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Culture: The New Key West Cocktail Scene

Culture: The New Key West Cocktail Scene

In the farthest reaches of Florida, there’s an island with a world-famous reputation for coral reefs, water sports, quaint coastal architecture and very enthusiastic bar hopping. We’re talking about Key West, Florida, the southernmost city in the U.S.

In many ways, Key West is a barfly’s paradise. It features lax open-container policies, very late last calls, a rich history of high-profile bar regulars, including Ernest Hemingway and Tennessee Williams, and an impressive bars-per-capita count. But because of Key West’s tropical-island vibe and popularity as a day-trip stop for cruise ships, the city’s cocktail scene is often associated with the sugar-bombed frozen piña coladas and strawberry daiquiris sold in huge plastic novelty glasses on Duval Street.

In more recent years, however, local bartenders and craft distillers have made it their mission to give Key West imbibers higher-quality drink options without sacrificing the laidback energy that defines the region.

Key West’s Rum-Splashed History

During Prohibition in the 1920s and early 1930s, Key West’s position at the far southern end of the Florida peninsula—just over 100 miles from Cuba and less than 300 miles from the Bahamas—made it a hotspot for Caribbean Sea smugglers with illicit spirits in tow. This became especially true for rum, which was, and still is, the most commonly-produced liquor in the Caribbean.

The sheer volume of coastline in Florida made it difficult for enforcement agents to crack down on nautical booze transport, according to the Florida Maritime Museum. Even when former President Calvin Coolidge increased funding to the U.S. Coast Guard for the purpose of shutting down the illegal liquor trade, “rum runners” made it their mission to think up new and creative ways to get around those barriers.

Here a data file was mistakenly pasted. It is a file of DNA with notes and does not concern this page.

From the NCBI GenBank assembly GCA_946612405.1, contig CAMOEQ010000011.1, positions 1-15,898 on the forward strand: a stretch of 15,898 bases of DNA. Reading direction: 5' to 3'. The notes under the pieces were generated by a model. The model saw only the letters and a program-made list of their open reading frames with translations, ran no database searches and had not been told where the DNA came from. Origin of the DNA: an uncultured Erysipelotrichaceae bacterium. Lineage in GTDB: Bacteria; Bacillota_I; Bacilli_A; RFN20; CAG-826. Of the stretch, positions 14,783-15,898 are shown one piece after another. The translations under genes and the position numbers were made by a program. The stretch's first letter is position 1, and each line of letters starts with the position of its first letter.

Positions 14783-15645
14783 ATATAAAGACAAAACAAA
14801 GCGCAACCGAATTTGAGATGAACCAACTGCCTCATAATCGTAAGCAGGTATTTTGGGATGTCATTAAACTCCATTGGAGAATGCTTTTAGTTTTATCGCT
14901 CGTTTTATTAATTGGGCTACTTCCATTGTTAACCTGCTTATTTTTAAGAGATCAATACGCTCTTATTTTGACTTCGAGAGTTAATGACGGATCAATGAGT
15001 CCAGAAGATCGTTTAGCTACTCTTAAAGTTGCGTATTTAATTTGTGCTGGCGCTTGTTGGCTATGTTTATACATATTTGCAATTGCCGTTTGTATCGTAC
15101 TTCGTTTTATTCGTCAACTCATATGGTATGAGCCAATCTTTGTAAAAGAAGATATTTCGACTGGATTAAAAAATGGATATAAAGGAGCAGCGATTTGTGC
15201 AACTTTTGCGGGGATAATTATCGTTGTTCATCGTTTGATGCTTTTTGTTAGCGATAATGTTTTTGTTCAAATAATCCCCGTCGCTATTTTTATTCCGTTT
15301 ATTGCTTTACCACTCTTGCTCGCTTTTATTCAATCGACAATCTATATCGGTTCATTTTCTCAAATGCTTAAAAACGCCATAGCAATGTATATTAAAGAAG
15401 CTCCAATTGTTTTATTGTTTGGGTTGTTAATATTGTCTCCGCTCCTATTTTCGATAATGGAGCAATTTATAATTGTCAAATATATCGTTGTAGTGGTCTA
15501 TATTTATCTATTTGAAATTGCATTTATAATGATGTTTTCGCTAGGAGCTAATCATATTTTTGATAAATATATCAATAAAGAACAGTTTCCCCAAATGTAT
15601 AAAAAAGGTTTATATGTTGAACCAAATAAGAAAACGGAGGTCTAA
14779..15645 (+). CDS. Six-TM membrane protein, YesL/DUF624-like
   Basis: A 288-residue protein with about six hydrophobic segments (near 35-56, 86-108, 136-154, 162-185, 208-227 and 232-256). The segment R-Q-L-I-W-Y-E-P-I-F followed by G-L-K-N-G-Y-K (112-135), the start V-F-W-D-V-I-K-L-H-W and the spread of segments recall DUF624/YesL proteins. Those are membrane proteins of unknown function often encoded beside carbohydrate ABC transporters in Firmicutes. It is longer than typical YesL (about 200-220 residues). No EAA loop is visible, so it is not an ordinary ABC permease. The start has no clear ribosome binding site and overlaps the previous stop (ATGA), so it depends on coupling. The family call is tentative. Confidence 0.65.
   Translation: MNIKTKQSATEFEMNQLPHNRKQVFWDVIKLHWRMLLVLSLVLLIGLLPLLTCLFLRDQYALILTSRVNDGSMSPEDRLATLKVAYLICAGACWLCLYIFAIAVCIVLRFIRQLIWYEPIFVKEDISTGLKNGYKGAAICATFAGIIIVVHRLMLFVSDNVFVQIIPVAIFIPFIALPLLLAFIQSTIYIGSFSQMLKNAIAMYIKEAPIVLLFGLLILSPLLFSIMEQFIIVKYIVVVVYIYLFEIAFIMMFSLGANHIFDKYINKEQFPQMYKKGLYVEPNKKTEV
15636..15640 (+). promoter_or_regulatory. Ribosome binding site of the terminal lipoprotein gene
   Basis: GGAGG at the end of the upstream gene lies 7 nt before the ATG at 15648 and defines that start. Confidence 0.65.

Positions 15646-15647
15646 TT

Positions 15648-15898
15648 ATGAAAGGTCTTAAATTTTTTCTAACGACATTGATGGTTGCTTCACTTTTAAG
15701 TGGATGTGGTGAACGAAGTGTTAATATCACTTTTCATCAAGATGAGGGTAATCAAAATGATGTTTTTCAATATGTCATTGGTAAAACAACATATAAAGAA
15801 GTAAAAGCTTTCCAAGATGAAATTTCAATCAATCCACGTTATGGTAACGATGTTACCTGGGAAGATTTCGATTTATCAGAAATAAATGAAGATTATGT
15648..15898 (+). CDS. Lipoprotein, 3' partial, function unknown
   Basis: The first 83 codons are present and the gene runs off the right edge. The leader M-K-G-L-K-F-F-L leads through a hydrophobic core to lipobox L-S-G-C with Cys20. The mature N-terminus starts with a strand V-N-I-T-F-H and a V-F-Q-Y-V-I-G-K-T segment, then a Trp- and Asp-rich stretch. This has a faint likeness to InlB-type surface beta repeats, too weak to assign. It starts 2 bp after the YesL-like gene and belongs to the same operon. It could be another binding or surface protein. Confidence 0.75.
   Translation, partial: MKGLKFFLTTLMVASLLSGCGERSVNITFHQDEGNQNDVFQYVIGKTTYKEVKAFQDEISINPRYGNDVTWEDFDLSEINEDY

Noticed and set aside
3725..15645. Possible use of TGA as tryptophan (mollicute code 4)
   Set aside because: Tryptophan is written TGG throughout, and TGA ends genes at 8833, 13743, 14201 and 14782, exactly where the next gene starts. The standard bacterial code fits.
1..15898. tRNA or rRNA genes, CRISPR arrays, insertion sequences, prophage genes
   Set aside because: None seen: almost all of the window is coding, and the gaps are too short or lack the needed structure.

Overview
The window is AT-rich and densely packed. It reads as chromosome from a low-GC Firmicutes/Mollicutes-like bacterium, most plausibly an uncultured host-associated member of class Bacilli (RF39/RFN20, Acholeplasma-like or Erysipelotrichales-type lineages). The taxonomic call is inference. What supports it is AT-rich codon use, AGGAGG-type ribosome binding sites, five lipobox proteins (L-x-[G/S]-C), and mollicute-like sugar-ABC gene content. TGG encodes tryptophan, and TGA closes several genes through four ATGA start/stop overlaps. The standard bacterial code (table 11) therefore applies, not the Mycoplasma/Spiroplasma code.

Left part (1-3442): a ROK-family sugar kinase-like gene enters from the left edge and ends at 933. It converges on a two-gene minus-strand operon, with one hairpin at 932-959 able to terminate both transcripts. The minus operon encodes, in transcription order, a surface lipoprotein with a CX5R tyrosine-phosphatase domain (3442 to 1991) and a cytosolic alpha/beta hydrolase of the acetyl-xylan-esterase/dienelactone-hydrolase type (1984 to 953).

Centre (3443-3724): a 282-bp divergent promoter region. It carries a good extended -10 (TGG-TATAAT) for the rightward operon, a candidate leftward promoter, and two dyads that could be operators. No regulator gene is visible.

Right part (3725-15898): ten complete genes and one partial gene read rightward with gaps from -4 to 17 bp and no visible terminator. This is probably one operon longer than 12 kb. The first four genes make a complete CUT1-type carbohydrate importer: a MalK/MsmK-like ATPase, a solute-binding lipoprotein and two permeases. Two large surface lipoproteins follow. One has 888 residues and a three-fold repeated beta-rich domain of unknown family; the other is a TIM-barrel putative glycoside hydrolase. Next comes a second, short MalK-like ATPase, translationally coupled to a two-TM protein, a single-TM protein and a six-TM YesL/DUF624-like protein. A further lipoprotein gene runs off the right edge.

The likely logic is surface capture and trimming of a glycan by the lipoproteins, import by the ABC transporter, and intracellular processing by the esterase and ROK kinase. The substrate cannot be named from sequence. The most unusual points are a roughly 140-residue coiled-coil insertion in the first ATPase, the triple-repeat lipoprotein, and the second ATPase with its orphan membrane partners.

Today, Key West’s beverage landscape continues to have a big emphasis on rum. While Key West bars still import plenty from Caribbean islands and Central America, a boutique industry of craft distillers has cropped up on the island in recent years. This is largely due to a 2013 Florida law that allows small-batch distillers to sell spirits at their own distilleries. Distillers no longer have to rely solely on bar owners and storekeepers to promote their products, and the ability to serve and sell their spirits on-site has helped make craft distilling in Key West a more appealing business venture.

Key West Cocktails Go Craft

Many Key West bartenders understand and embrace that visitors and locals alike want piña coladas, daiquiris and mojitos—not to mention Rum Runners, an aptly-named, signature Florida Keys offering of rum, banana liqueur, blackberry liqueur, pineapple juice, lime juice and grenadine. Still, some bar experts are reimagining and elevating Key West classics and their many variations.